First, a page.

All day. Every day.
That focus on moving his body has allowed him to do the seemingly impossible like run 350 miles at once and run 50 marathons in 50 US states in 50 days. (Wow.)
So, Today’s +1:
Whether you’re looking for Opportunities to Move (OTMs!!) or Opportunities to Workout (OTWs!!), let’s move a little more today.
And the day after that…
+1. +1. +1.
A former U.S. Navy SEAL Commander, Mark Divine integrates the ancient warrior traditions with grounded, practical virtue and 21st century get-it-done effectiveness in a way that I find incredibly inspiring. Big Ideas we cover include the power of front-sight focus, how to DIRECT your mind, going Yoda on your commitments and creating micro goals when things are tough.
Men’s Health says that Dean Karnazes is one of the 100 Fittest Men of ALL Time.
He’s done crazy things—like running 350 miles at once. Plus running a marathon to the South Pole in negative 40 degrees. Then there was the time he ran 50 marathons in all 50 US states in 50 days—finishing with the NYC Marathon which he banged out in 3 hours flat. (Nice!)
In our interview about his great book The Road to Sparta, I asked him what ONE piece of wisdom he would share with someone looking to Optimize their lives so they could make a positive difference in the world.
He quoted the ancient Chinese proverb: “Be not afraid of going slowly. Be afraid only of stopping.”
Not a problem.
Eek. That’s when we get in trouble.
Whether it’s writing a book or running a marathon or doing whatever challenging thing worthy of our attention, KEEP GOING!!!
Steve Chandler has a great line for this. He says we need to “Stop stopping.”
All of which leads us to today’s +1 Questions:
What epic quest are you on right now? What’s your next baby step?
Keep moving!! No matter how slowly.
What’s the habit you just KNOW would most benefit you? That keystone habit that, when in place, will most help you Optimize? The one that, when you do it, you feel GREAT!! Yes. THAT ONE.
KEEP DOING IT!!!
It’s OK to suck. But it’s not OK to skip. (https://www.optimize.me/plus-one/how-to-avoid-habit-suicide/)
Remember: STOP STOPPING!
+1. +1. +1.
Patrick McKeown is one of the world’s leading teachers of the Buteyko Breathing Method which was created in the 1950s by a Russian doctor named Dr. Konstantin Buteyko. McKeown suffered from asthma for decades until he found the Buteyko Method. At which point, he reversed his asthma symptoms and then dedicated his life to helping others optimize their breathing. In this book, he extends the Buteyko Method into an approach he calls the Oxygen Advantage. Big Ideas we cover include the #1 obstacle to optimal breathing, Oxygen Delivery 101, the #1 breathing tip, and how to dial in your sleep.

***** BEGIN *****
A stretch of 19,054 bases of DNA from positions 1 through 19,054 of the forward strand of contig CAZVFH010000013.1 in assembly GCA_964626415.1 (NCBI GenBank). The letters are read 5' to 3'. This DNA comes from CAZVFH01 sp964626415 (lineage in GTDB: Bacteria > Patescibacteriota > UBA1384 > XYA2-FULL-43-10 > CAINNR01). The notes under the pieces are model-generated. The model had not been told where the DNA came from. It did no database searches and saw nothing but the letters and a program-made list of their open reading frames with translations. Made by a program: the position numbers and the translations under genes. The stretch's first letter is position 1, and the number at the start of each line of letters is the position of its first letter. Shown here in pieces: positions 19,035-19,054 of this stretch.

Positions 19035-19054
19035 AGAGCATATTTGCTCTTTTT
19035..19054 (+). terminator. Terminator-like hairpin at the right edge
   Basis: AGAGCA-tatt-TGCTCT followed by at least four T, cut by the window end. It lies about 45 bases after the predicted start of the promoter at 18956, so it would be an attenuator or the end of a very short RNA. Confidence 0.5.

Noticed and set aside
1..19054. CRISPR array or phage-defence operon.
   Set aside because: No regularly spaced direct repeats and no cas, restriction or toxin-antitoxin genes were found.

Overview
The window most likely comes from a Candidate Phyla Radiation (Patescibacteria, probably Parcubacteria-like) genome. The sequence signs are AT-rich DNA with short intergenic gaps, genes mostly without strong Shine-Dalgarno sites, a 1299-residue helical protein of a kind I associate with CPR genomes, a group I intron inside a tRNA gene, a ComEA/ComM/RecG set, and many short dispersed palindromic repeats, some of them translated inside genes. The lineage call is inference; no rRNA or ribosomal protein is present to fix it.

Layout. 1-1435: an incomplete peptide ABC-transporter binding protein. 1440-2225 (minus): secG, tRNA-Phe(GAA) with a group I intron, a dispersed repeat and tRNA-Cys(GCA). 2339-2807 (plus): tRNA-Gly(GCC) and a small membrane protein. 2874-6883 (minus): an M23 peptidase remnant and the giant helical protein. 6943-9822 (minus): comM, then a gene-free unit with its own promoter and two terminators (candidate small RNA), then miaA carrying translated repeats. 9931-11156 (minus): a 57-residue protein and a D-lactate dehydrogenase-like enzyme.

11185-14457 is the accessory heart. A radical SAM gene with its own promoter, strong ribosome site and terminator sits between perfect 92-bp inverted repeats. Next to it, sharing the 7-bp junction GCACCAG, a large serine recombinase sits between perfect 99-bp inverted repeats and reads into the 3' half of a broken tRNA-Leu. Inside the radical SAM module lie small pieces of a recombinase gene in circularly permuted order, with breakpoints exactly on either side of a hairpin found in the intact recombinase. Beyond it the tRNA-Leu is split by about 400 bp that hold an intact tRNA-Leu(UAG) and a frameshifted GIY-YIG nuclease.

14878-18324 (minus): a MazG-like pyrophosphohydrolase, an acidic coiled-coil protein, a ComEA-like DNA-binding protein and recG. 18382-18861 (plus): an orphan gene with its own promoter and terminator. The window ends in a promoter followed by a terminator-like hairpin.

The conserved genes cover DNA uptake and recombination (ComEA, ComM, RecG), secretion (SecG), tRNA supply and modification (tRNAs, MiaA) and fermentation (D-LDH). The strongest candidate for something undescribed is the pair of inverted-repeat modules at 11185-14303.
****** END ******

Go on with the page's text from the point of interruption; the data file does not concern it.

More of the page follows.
In our last +1 we chatted about the difference between FALLING in love and STANDING in love.
It’s easy to fall in love. It’s considerably more challenging to stand in love—whether we’re talking about an intimate relationship with a significant other, a child or a dear friend.
So, know this: We’re inevitably going to run into conflict and challenges in our intimate relationships.
Today’s +1 is a key practice for STANDING in love.
Leading mindfulness and neuroscience and relationship expert Dan Siegel tells us that when something inevitably goes wrong in a relationship we want to REPAIR it as quickly as we can.
One of the examples he uses to make his point is a story about a time when he, Mr. Mindfulness, “flipped his lid,” turning off his prefrontal cortex and going full limbic-lame yelling at one of his kids.
(Laughing as I type that as a) It’s always refreshing to see a world-class teacher and practitioner humbly reminding us that no one is perfect and b) I very much know the feeling as the father of a very energetic 4-year-old. 😃)
So, we have an interaction that we’re not proud of.
Then, you REPAIR the relationship as quickly as you can.
Something like, “Wow. I got really impatient / loud / fill-in-the-blank. I flipped my lid! I’m so sorry about that and I can see what Needs work (https://www.optimize.me/plus-one/needs-work/). I just want you to know I’m sorry and that I love you and that I’m committed to getting a little better at handling those challenging moments in the future.”
* insert potential hug *
We don’t want those little micro-moments of negativity to stew into jumbo-resentments and unhealthy cauldrons of ick.
Take a deep breath. Drop into your heart. Label the emotion Name It to Tame It! (https://www.optimize.me/plus-one/name-it-to-tame-it/). Practice some Active Love (https://www.optimize.me/plus-one/active-love/). Use whatever tool you need to do to regain your Equanimity (https://www.optimize.me/plus-one/the-equanimity-game/).
And then Repair.
Today’s +1 Optimizing opportunity: Any Repairs waiting for you?
In our last +1, we talked about the importance of identifying and installing your #1 self-care habit.
Today I want to talk about another SUPER important thing: Identifying your significant other’s (or kids’ or friends’ or colleagues’) #1 self-care habit.
Fact is, great relationships are only created by two healthy people.
1 + 1.
If you want to Optimize the love in your life, you’d be wise to a) start by Optimizing yourself and b) support your partner (assuming they want the support!) Optimize THEIR lives.
And our #1 self-care habit is a REALLY (like, Jumbo-REALLY!!!!) good place to start.
For example, my #1 is sleep. Alexandra knows this. And, she knows that she doesn’t really want to be around me when I’m not meeting this fundamental need. So, we prioritize this to make sure I’m getting good sleep. (Thank you, Darling!!)
Alexandra’s #1 self-care habit is time alone every day to meditate/reflect/create/etc. Knowing this, we prioritize it to make sure she gets that time.
What’s YOUR #1.
What’s your PARTNER’S #1?
Find out. Help them rock it.
And watch your relationship flourish.
+1 that 1 + 1.
Dr. Craig Malkin is an author, clinical psychologist, and Instructor of Psychology for Harvard Medical School. He’s also one of the world’s leading authorities on the science of narcissism. In this book, he shares “The bad—and surprising good—about feeling special.” The short story? Narcissism is a lot more nuanced than we might have been led to believe. Big Ideas we explore: the Myth of Narcissus, the Spectrum of Narcissism, healthy narcissism (no, that isn’t an oxymoron), how to bring it forth in our lives, and the passionate life (passion + compassion = magic!).